The AMS website will be down for maintenance on October 25th between 6:00pm - 10:00pm ET. This downtime includes registration for the 2019 JMM MEETING in Baltimore. We apologize for any inconvenience this may cause. For questions please contact AMS Customer Service at firstname.lastname@example.org or (800) 321-4267 (U.S. & Canada), (401) 455-4000 (Worldwide).
"The Way the Ball Bounces," by Brian Hayes. American Scientist, July-August 1996, pages 331-335.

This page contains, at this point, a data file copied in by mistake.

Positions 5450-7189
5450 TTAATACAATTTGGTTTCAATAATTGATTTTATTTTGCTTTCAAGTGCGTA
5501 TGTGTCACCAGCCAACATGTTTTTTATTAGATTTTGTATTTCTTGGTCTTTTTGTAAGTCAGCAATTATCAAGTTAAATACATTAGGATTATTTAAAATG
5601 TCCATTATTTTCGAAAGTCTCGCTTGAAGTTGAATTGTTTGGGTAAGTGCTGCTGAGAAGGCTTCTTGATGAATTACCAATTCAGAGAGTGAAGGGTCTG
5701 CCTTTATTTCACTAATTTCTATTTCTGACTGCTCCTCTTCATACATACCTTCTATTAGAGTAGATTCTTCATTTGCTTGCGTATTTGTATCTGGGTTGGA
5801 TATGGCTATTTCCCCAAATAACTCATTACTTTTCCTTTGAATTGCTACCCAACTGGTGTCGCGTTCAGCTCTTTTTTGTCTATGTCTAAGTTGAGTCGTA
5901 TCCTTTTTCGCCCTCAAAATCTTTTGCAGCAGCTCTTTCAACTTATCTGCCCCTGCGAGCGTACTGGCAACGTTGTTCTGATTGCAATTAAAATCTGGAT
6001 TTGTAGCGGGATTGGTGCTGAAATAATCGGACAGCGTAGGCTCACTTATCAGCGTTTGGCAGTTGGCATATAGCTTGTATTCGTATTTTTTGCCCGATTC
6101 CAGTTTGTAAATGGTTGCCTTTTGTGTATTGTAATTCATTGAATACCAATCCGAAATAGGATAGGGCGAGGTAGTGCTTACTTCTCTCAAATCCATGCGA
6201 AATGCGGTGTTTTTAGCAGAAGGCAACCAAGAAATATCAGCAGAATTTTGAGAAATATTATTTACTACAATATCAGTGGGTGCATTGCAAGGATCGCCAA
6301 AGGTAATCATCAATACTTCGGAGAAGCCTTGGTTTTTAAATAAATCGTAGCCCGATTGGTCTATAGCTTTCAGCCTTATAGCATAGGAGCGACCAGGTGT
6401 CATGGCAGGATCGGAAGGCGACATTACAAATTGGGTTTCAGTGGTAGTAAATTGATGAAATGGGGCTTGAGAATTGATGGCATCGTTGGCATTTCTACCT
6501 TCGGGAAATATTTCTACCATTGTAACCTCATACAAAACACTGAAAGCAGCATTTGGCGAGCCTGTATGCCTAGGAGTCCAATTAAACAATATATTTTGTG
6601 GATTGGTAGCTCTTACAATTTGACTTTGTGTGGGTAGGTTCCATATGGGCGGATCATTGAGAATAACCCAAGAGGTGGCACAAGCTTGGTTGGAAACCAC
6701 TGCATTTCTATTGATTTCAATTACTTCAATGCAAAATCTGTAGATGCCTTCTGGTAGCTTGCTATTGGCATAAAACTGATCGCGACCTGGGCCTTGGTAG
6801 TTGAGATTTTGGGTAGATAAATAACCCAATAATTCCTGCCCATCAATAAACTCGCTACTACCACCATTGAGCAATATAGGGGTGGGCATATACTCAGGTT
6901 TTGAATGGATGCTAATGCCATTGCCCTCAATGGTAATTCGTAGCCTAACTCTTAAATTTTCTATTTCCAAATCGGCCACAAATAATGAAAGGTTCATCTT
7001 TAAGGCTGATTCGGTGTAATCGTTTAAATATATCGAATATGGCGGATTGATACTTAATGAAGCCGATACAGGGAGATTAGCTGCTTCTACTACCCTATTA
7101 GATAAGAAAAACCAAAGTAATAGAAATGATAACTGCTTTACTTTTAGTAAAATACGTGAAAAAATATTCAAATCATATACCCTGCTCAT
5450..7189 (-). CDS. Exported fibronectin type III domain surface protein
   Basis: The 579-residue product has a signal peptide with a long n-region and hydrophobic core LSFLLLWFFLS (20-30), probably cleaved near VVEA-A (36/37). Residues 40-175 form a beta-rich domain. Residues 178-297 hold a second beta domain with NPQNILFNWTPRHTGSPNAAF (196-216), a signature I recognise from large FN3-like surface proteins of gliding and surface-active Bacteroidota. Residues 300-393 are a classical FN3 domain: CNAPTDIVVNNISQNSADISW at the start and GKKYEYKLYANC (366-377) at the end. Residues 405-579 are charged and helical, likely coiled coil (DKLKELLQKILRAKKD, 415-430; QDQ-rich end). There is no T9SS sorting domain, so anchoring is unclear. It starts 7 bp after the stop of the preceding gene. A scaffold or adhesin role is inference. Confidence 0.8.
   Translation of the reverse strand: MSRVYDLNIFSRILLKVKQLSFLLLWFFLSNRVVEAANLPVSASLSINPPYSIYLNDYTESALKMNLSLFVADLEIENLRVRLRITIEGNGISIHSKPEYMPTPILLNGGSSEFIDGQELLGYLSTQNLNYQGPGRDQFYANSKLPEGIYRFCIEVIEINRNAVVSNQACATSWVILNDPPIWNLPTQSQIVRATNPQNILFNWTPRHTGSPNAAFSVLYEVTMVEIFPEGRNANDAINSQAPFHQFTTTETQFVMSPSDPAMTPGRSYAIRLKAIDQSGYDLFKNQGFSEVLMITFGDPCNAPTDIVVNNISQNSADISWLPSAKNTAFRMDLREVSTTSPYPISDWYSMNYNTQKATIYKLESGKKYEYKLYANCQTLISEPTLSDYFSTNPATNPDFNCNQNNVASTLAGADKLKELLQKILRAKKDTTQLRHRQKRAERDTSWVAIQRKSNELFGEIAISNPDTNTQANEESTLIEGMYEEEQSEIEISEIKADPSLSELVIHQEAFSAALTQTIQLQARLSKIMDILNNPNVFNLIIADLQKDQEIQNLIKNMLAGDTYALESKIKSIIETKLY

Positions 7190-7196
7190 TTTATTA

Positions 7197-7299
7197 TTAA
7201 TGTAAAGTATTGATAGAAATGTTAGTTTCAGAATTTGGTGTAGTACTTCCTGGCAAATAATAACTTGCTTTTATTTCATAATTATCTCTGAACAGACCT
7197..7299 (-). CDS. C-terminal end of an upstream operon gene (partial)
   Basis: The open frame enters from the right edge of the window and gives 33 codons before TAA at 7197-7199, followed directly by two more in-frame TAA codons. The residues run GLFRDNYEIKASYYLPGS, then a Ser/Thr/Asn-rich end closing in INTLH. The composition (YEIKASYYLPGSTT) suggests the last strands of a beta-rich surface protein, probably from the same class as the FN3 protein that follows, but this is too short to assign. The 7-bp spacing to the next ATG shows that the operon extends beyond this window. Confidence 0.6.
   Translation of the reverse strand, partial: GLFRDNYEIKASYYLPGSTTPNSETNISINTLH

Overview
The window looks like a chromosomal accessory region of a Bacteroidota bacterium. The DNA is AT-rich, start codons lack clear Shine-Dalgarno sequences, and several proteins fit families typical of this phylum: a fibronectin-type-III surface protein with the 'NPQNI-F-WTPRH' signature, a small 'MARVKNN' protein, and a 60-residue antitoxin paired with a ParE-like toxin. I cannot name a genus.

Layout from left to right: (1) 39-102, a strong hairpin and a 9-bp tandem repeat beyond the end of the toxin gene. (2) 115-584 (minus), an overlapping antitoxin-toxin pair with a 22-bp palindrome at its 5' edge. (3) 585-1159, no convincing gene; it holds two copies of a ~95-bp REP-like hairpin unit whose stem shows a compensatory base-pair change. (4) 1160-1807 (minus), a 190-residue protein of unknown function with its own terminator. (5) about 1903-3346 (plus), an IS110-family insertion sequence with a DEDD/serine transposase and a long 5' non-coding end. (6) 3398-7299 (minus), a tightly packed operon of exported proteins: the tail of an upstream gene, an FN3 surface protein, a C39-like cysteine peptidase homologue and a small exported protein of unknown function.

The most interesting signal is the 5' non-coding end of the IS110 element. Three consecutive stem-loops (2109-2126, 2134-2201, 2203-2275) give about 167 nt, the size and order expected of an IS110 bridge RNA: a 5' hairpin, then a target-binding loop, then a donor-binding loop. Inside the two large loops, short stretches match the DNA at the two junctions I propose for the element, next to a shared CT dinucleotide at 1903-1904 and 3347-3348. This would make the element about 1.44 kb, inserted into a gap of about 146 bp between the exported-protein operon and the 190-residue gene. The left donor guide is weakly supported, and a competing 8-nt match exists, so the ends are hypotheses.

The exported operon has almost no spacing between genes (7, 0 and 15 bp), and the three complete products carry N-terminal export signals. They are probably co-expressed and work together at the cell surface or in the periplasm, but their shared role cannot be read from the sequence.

When two smoothly rolling billiard balls collide on a table, the outcome seems intuitively pretty obvious---they knock against each other and then roll their separate ways. But how does one produce a reliable computer simulation of such an event? This article explores various approaches to this question, showing how some of the naive ideas that first come to mind have computational idiosyncrasies that do not parallel anything that happens on the billiard table. Coming up with a simulation that mimics what is happening physically is surprisingly difficult to do. Exploring this simple example, the article reveals a great deal about the difficulties of coming up with good computer simulations and the importance of knowing their limitations.